Nordnorsk Kunstmuseum/Davvi Norga Dáiddamusea is delighted to present A Worm’s Eye View from a Bird’s Beak, the first solo exhibition in Europe of artist and musician Raven Chacon. On view from 16 March through 1 September 2024, A Worm’s Eye View from a Bird’s Beak presents newly commissioned works, alongside important pieces from the last 25 years of Chacon’s outstanding career.

A recipient of a MacArthur Genius Grant in 2023 and the first Native American to receive the Pulitzer Prize for Music in 2022, Chacon works across composition, notation, installation, film and performance to highlight Indigenous resistance and empower Indigenous ways of being, knowing and doing.  


The exhibition in Tromsø/Romsa is orientated along a vertical axis, starting from the ground floor and reaching up into the attic, a space hitherto unknown to the public. This spatialisation of the works echoes a pivotal notion to Navajo and Sámi philosophies, which points to the vertical neighbours that exist across concurrent worlds above and below us. The works presented in the exhibition draw connections between the experiences of Indigenous resistance across different continents, emphasizing the shared struggles and the potential for empowered Indigenous futures that can be realized through building networks of solidarity.  Chacon’s practice generates alternative forms of making community, with and across sound, beyond Western staff notation and beyond the reach of colonialism. 

Chacon has a long-standing friendship with the Sámi communities, and the exhibition premieres several new works made with Sámi peers resulting from stays in the area as well as a residency at Lásságammi, the home of the legendary Sámi artist, musician and land-guardian Áillohaš (1943–2001). For Four (River Valley) (2024), Manouevering the Apostles (2024), and …the sky ladder (2024), emerged from dialogues and collaborative undertakings with Sámi filmmakers/land guardians Marja Bål Nango and Smávut Iηgir (and their relatives in the reindeer-herding Bål Nango family) and with joikers Ingá-Máret Gaup-Juuso, Risten-Anine Gaup, Ánde Somby, and Niko Valkeapää. The beating heart of these new works lies in their connection between community and land, between notation and relation. The artworks exist beyond the video and sculptural installations found in the museum galleries. They exist as possible alternative ways of being by joining in community, sharing knowledge, listening to each other and the land, and claiming the indivisibility from the land and each other.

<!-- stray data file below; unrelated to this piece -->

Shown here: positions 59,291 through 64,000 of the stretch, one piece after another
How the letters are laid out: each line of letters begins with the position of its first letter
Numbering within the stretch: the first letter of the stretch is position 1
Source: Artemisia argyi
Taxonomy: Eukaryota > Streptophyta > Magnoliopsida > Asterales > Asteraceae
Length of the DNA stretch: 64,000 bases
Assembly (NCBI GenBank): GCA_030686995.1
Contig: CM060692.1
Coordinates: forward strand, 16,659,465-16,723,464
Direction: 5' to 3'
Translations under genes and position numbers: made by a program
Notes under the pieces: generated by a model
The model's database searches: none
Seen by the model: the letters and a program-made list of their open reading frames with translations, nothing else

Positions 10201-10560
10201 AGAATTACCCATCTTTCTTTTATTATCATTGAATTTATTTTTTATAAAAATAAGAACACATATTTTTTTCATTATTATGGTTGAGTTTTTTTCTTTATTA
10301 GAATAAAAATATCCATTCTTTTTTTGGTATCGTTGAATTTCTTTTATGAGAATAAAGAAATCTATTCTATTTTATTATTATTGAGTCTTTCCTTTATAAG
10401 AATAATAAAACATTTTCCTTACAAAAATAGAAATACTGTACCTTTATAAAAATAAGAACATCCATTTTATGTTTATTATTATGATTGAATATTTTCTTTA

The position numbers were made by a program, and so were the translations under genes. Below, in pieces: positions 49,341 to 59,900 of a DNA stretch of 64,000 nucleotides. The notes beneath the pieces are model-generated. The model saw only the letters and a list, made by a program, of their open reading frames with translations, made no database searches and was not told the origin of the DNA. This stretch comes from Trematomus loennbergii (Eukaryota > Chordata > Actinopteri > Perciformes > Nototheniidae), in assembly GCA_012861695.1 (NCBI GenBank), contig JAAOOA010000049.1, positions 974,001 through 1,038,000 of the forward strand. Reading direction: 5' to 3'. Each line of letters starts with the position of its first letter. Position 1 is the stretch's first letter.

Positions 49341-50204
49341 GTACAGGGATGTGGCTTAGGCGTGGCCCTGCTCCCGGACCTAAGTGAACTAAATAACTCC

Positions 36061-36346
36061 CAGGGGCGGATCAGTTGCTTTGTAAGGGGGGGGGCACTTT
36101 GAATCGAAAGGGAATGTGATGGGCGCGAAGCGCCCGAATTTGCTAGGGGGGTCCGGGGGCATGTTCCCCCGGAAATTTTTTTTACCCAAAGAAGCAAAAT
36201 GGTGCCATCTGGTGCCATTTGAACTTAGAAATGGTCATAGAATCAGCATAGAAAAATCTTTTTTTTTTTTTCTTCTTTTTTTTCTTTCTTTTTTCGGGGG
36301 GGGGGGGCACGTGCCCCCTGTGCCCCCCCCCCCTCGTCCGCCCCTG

Chacon’s commitment to family, both blood relations and chosen family, is striking in For Zitkála-Šá (2017-2020), a series that draws its name from a Yankton Dakota woman who blazed a pioneering path as a composer, writer, translator, musician, educator and activist at the turn of the 20th century. The series features twelve musical scores, each paired with a corresponding text that honours Native American, Indigenous, Mestiza or First Nation women whom Chacon knows personally and whose practice in sound, performance, composition and music struck the artist as an essential contribution to a decolonial theory of change. The prominence of women, not only in Chacon’s own life, but in the history of Native resistance to colonisation, recurs in several pieces in the exhibition.   

Chacon’s work invites the audience to listen deeply beyond the recognisable sound of the voice to the spaces and relations in between people (often mistakenly perceived in the Western canon as silence). Silent Choir (Standing Rock) (2016/2022) relays the tension of the resistance led by the Standing Rock Sioux community that brought together hundreds of people (some of them Sámi) during the No Dakota Access Pipeline Protest. The work encourages one to listen to the mere weight of their presence, to acknowledge their resistance and confrontation.